The Companies That Make Up The Music Biz

So one afternoon you sat down and wrote a simple four-chord song and made a rough recording on your home hard-disk multi-track. You sent it to a friend who liked it, and the next thing you know, a top artist heard it and fell in love. They want it for their next album. A few months later, the song is on the radio and it’s a hit. You’ve won the jackpot.

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Suddenly, as if from nowhere, your mailbox is being stuffed with large, thick envelopes from various companies. Who are they? What do they want? There seem to be hundreds of them and they all have thick forms and legal documents for you to fill out. You’re hearing from record companies, performance rights organizations, publishing companies, promotion companies … It is staggering how many companies are associated with a marketable song.

All right, so the above example is a bit oversimplified, although I have seen songwriters with successes almost that dramatic. The point I’m making is that most artists and songwriters are at first unaware of the amount of paperwork and legal documentation that goes into the simple four-chord song they wrote and produced in their living room. Here is a basic list of some of the main companies and what they do. They are the entities we speak of when we speak of “the music industry.”

Record Companies
Record companies are in the business of making bets. Every band they sign requires an outlay of cash. If it’s a major label or a major-owned indie, it could be anywhere from $200,000 to $2,000,000 per act. If it’s an independent, the tab is usually no more than $50,000. In essence, record companies are really banks that specialize in lending money to musicians. The idea that a record company gives an artist money is the most common misconception among new artists. In reality, record companies loan the artist money.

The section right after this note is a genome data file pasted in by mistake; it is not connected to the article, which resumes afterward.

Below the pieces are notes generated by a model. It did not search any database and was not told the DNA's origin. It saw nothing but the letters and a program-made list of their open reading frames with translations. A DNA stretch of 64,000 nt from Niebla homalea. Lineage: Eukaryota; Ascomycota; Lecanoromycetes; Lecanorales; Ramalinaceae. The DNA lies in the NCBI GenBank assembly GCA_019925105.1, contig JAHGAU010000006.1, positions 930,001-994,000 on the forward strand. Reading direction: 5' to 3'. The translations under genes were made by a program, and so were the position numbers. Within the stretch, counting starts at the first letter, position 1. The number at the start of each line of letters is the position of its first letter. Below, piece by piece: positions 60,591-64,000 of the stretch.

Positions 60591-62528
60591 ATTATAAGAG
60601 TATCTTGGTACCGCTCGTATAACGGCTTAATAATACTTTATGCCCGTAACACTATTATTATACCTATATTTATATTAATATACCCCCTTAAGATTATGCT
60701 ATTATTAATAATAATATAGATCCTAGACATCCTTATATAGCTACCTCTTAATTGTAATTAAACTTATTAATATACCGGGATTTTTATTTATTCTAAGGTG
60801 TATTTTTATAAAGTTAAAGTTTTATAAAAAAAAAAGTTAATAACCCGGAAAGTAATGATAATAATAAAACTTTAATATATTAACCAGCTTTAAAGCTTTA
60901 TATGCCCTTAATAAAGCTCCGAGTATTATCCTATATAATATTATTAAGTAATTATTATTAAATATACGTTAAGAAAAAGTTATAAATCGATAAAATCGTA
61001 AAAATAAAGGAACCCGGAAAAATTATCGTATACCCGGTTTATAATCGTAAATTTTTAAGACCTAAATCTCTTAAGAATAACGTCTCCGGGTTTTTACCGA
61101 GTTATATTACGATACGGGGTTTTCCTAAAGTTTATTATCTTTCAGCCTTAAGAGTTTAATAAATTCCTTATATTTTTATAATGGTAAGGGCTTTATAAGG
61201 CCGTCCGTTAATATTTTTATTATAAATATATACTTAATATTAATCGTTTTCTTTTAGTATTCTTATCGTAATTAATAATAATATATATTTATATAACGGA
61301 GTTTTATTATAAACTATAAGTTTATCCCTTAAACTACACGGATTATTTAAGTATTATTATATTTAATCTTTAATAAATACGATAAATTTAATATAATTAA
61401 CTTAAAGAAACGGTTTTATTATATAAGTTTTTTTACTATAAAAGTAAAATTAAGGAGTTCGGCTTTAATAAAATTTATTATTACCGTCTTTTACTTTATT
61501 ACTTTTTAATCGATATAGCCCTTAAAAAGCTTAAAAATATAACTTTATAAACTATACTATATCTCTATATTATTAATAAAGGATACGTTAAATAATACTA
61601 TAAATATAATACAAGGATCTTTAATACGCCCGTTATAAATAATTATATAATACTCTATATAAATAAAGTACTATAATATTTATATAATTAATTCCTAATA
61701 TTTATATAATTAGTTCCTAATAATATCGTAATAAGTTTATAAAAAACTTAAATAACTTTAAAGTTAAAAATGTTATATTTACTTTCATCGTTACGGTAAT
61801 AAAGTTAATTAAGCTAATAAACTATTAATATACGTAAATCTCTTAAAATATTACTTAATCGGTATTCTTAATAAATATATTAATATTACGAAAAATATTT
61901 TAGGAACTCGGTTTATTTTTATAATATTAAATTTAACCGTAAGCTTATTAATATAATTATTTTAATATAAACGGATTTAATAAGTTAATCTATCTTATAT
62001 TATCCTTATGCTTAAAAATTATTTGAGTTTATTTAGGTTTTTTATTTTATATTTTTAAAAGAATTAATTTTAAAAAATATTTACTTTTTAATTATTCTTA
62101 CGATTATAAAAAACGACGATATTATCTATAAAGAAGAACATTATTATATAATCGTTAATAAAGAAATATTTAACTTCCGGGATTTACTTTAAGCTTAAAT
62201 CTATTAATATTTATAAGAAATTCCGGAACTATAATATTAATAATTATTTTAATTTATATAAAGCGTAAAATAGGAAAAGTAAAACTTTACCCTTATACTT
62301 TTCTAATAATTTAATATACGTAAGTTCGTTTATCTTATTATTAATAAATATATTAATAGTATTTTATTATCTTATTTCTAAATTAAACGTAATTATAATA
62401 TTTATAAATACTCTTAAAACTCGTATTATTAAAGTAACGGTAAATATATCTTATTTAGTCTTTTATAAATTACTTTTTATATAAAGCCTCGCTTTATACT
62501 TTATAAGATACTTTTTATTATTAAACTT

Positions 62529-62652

When you read about an artist getting a one-million-dollar recording contract, it means that the record company offered to loan that artist up to a million dollars over the course of the contract. The artist is expected to pay it back out of the royalties that their record earns.

Aside from loaning money, record companies offer promotional and distribution services to a recording artist. These services can range from merely supporting distribution for an already finished record, usually for about 25% of the artist’s profit, all the way to the other end of the spectrum of financing the recording of the record and then promoting and supporting its distribution. For this, the take is generally up around 90% of the proceeds from record sales.

Production Companies
These operate in one similar way as record companies – they invest in talent – and one vital way that they do not, in that they do not have a specific distribution contract with a distributor to get their recordings into a retail environment. This is no small exception – if you can’t get the records in front of customers, you usually can’t sell very many of them.
Production companies, which I sometimes call “vanity labels” or “three-deep labels,” are usually owned by producers or recording studios. They sign artists and produce demos and shop them in hopes of getting the artist a record deal.